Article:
Oracle's share price has rocketed this month as traders buy back into the database giant. In general, Oracle's [ORCL] business has been resilient to the coronavirus outbreak. CEO Safra Catz described fears that the outbreak would affect subscription revenue as 'minimal'. And last quarter’s earnings and revenue growth beat Wall Street expectations.
But will Q4 be as good? Oracle will be reporting for the three quarters up until May 31, a period when the virus was very much with us. These months saw cloud companies’ share prices grow with the shift to remote working. Oracle’s share price, which has lagged rivals in this area, could join the party post-earnings. However, that depends on any insight during the results into its own cloud ambitions and how it's responding to the 'new normal'.
What's happening with Oracle's share price?
Oracle's share price is up over 17.4% since 23 March - the point when the Nasdaq started to rally after a brutal coronavirus-triggered selloff. Year-to-date the share price is relatively flat, trading down around 3.9%. Looking back over five years, the share price is up 25% lagging far behind cloud rivals Google's 153% gain and Amazon's 485%.
When is Oracle reporting Q4 results?
What should investors watch out for
Battle for the clouds
The big thing to look out for is any news on Oracle's cloud-native Autonomous Database. Oracle chairman and chief technology officer Larry Ellison has hyped the product as “the most-important product in the company’s history.” And with around half of Oracle's revenue coming from its database products, it could turbocharge Oracle's cloud business. Especially as any customer that wants Autonomous Database must also buy Oracle Cloud Infrastructure.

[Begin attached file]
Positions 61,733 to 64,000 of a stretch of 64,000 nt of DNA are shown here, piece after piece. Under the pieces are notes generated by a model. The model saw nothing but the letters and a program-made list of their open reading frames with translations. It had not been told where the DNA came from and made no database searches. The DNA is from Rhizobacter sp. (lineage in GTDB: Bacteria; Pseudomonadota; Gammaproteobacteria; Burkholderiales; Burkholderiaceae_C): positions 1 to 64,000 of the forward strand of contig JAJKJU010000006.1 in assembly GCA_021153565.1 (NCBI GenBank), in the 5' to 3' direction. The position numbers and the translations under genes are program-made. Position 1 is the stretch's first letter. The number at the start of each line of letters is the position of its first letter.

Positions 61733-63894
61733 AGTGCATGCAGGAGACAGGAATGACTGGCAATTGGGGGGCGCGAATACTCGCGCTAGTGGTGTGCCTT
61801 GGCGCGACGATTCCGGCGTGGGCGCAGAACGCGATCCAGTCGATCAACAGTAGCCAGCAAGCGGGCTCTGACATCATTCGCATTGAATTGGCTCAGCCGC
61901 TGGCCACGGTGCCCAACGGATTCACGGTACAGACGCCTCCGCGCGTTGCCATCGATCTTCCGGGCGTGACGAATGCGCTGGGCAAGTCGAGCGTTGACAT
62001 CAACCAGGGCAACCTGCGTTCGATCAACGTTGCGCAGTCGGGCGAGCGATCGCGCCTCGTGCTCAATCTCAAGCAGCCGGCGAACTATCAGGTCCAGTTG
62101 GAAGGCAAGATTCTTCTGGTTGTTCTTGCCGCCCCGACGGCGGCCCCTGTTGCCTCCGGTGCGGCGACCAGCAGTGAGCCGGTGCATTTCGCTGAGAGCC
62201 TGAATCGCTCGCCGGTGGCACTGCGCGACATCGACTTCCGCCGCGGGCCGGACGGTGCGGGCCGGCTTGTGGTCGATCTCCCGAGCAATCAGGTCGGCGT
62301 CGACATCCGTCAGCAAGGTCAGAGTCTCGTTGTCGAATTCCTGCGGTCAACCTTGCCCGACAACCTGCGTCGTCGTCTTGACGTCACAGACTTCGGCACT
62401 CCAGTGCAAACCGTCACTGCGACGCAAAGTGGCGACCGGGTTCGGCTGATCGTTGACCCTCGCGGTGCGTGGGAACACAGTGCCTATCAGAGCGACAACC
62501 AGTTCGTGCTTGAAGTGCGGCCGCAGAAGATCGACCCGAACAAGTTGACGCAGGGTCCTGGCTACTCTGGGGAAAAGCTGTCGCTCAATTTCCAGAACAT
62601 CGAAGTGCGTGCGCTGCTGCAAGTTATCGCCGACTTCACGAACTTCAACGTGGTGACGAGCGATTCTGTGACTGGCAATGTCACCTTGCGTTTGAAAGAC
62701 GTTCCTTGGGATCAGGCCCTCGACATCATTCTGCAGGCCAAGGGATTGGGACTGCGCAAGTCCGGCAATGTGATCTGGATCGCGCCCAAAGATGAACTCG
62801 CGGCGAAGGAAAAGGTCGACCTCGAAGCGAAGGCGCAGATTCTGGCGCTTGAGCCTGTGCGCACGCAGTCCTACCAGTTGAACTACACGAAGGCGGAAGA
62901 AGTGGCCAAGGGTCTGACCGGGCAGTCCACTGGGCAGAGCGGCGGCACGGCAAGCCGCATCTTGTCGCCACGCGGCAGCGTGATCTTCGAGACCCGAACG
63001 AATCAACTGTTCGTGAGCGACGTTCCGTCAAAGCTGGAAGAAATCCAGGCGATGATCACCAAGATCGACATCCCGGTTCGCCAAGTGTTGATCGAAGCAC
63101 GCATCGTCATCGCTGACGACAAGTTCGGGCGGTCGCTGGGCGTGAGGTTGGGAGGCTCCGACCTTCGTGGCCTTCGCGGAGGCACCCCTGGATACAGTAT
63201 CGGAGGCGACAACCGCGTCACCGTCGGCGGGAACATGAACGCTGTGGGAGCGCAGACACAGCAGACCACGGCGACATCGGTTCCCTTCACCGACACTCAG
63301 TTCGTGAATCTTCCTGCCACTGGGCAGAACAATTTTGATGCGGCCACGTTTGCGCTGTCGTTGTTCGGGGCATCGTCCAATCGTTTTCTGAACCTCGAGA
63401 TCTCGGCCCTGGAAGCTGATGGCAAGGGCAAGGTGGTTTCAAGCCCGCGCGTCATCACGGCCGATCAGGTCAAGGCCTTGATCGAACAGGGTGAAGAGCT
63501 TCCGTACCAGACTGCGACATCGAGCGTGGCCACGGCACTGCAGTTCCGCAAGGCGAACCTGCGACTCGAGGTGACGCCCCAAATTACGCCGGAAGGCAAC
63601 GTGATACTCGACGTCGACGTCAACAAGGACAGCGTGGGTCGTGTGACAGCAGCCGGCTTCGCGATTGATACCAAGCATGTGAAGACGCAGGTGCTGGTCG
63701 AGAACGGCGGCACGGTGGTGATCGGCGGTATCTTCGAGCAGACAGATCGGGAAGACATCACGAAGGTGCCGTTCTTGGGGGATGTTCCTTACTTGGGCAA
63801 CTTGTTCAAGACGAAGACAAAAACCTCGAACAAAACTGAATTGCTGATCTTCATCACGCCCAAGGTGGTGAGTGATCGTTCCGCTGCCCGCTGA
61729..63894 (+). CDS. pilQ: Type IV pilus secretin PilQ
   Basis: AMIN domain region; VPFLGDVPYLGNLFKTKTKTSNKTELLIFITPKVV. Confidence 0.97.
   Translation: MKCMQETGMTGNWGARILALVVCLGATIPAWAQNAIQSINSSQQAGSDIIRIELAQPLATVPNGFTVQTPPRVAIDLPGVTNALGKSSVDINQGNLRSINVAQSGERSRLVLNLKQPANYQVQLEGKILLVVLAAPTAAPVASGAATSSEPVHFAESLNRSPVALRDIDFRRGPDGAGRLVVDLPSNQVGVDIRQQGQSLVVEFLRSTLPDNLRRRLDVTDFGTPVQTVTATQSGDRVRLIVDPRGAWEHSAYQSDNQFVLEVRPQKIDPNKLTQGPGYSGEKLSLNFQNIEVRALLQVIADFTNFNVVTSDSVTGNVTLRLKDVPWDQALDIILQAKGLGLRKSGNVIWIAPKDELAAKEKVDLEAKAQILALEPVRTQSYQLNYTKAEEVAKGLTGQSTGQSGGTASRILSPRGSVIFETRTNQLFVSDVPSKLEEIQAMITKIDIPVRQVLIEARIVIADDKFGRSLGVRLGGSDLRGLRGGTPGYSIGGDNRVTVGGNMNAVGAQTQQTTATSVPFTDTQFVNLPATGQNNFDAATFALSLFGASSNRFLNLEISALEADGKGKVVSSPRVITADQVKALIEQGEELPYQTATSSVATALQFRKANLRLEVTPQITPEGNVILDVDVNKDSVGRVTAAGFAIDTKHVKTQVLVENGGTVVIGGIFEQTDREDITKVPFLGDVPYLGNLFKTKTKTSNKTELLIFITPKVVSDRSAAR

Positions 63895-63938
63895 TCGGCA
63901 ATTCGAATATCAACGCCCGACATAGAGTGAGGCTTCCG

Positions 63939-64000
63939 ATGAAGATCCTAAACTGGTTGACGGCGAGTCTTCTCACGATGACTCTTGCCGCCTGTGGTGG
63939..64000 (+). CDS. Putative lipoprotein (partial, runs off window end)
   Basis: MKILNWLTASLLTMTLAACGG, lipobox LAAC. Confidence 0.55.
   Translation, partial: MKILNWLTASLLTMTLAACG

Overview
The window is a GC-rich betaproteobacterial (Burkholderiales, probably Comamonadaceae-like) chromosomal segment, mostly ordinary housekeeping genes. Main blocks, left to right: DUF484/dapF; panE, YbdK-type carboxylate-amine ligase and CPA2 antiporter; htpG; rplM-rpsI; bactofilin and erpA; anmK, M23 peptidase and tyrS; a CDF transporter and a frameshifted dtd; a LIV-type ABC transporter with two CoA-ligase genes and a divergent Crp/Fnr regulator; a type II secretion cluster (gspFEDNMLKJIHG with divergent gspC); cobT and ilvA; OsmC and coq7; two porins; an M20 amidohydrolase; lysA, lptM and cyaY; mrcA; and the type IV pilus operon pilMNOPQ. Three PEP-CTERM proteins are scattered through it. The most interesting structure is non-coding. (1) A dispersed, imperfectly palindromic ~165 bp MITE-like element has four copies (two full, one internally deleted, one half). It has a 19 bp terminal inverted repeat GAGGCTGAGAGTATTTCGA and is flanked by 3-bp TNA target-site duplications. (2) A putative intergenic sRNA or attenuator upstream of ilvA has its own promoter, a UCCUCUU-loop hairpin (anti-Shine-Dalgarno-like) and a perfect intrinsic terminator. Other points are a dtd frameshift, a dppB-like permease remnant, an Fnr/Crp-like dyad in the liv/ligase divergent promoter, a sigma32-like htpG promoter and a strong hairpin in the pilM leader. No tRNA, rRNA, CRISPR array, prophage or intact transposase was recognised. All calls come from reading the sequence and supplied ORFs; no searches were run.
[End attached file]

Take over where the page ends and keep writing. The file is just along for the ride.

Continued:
But details of Autonomous Database revenue have been thin on the ground. Analysts will want to see the hype translated into hard numbers in Q4 results.
Oracle Cloud and Netsuite numbers
Cloud computing is all the rage in the remote-working environment. Oracle has two offerings in this area: Oracle ERP and Netsuite ERP.
Oracle ERP helps businesses run enterprise-wide operations from planning to financial management. While Netsuite ERP, as anyone who has had to enter an online timesheet will tell you, helps with expenses and accounting processes. Ellison has claimed that these products dominate the market, possibly accounting for a 95% share.
What are analysts expecting in Oracle's Q4 results?
Wall Street is expecting earnings to come in at $1.19 per share, down from the $1.27 seen in the same quarter last year. Revenue is expected at $10.84 billion, a 2.6% drop on last year.
Will Oracle beat expectations? In the past two quarters, Oracle has narrowly edged past analyst expectations. Last quarter earnings came in at $0.97, a single cent higher than the forecasted $0.96.
Time to buy Oracle?
Of the 36 analysts tracking Oracle’s share price on Yahoo Finance, 26 rate it a Strong Buy or a Buy. Yet an average 12-month share price target of $50.92 would see a 1.8% downside on Oracle's current share price.
At the end of March, Exane BNP Paribas upgraded Oracle from Neutral to Outperform, pinning a $55 price target on the stock. Hitting this would see a 6.1% upside on the current share price.
JP Morgan analyst Mark Murphy also upgraded his rating on the stock in March, moving it from Neutral to Overweight. The analyst suggested that the 'stickiness' of Oracle's product is a strength and also pinned a $55 share price target on the stock.
"However, in our view everything that screens so 'wrong' with this stock in a bull market or economic expansion flips around if we apply the different lens that is required for the different type of environment we might be entering into," Murphy wrote in a note to investors.
Source: This content has been produced by Opto trading intelligence for Century Financial and was originally published on cmcmarkets.com/en-gb/opto